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Hawkeye gymnasts go back to middle school

BY RYAN MURPHY | FEBRUARY 15, 2011 7:20 AM

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Timm Krueger can’t remember a time when Matt McGrath hasn’t been called by his nickname, “Chewy.”

If anyone on the Hawkeye men’s gymnastics team could remember it, it would be Krueger. He and McGrath have competed together since they were 11 years old, and they attended high school together at Wheaton North in Wheaton, Ill.

The two made their college decisions independently, but McGrath said it was definitely a plus to find out Krueger would join him in Iowa City.

Iowa head coach JD Reive said it isn’t uncommon to see two gymnasts from the same area go to the same university for gymnastics.

“If you look across the board, the pool of athletes is so small, and there aren’t that many clubs,” Reive said. “College coaches establish a relationship with club coaches, and the clubs feel comfortable sending their kids to these schools.”

McGrath and Krueger both won state championships in high school, with Krueger’s titles coming at the high-school level with Wheaton North, and McGrath’s coming at the club level for Bartlett Gymnastics, where Krueger also trained.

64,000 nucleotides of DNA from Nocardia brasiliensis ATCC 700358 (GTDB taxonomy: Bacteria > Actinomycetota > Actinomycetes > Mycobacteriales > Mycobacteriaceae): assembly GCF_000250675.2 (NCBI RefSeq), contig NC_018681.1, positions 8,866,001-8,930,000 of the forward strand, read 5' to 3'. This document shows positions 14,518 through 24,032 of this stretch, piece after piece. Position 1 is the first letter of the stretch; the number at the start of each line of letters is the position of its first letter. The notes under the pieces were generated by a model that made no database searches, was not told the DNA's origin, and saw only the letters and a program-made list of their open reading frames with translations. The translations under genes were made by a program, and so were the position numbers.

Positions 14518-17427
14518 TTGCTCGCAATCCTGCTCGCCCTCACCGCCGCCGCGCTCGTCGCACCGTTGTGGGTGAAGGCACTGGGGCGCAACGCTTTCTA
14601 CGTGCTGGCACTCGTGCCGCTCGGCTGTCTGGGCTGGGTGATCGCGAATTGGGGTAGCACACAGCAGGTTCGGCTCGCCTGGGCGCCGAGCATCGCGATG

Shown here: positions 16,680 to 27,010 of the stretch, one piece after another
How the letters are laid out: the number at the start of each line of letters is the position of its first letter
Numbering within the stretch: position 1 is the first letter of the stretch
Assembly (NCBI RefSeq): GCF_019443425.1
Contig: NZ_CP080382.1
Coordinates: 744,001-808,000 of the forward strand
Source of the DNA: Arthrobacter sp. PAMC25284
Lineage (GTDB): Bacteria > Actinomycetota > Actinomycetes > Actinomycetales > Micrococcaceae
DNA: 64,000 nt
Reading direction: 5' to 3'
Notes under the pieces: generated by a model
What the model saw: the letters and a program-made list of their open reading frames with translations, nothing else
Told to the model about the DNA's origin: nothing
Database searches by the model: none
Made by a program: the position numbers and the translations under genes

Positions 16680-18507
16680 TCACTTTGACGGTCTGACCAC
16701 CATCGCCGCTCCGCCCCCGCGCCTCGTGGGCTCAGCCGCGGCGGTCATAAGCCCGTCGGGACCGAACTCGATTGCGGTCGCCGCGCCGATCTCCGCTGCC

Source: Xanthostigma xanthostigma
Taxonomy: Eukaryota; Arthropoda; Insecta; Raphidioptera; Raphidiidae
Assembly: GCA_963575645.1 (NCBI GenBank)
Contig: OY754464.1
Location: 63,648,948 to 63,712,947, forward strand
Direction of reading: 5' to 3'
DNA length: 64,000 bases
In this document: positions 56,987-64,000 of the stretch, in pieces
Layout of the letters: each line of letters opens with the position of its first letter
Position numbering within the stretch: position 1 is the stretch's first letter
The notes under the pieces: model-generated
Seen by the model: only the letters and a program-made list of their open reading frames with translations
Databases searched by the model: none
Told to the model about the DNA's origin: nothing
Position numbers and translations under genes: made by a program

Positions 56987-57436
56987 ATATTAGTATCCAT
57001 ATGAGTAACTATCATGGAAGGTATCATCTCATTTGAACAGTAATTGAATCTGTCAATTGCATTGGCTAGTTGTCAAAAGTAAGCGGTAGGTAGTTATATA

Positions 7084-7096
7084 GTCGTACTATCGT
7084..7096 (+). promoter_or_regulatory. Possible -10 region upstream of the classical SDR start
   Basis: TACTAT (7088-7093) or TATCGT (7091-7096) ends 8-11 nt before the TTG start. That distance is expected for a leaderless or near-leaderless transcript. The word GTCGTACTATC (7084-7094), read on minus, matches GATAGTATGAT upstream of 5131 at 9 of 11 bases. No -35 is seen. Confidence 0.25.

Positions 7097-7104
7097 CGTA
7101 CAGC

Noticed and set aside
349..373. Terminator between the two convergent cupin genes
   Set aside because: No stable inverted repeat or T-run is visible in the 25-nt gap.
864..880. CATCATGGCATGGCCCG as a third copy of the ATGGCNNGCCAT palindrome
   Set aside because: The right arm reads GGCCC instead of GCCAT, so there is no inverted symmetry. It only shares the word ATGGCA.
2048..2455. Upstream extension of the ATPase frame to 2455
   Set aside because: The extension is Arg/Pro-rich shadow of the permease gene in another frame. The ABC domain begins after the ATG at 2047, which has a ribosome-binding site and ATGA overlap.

Because of their eight-year bond, Krueger and McGrath know how to motivate one another to improve, and they are aware of each other’s mannerisms and tendencies.

“We’ve known each other for so long, so we can push each other pretty hard because we know the other one can take it,” McGrath said.

Krueger said that because he can read McGrath’s expressions and vice versa, they are able to calm each down and motivate each other during meets.

And the nickname?

“When he was a kid, one of his coaches called him ‘Ma-chew,’ and it just kind of evolved over time to Chewbacca, and then Chewy, and the name just stuck,” Krueger said.

As a sophomore, McGrath has become one of the top gymnasts for the Hawkeyes. Following a freshman season in which he qualified for the NCAAs on the vault, he has recorded wins on the vault, floor exercise, and the rings this season. Krueger, who has seen the growth of McGrath as a gymnast since middle school, looks to him as an example of dedication.

“He was always really good at floor and vault, but when we hit high school, he got super strong really fast,” Krueger said. “He became a really good example of what hard work can get you.”

McGrath is equally complimentary to Krueger, noting that Krueger, who started gymnastics much later in life, has come a long way as a gymnast.

Krueger said having a high-school friend as a college teammate is great.

“It’s pretty awesome,” he said. “It makes you feel really comfortable to have someone that you’ve known for eight years competing with you.”


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